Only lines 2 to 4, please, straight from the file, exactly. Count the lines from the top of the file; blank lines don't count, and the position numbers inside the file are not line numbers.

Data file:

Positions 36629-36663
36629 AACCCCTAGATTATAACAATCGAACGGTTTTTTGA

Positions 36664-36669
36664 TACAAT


36629 AACCCCTAGATTATAACAATCGAACGGTTTTTTGA

Positions 36664-36669
36664 TACAAT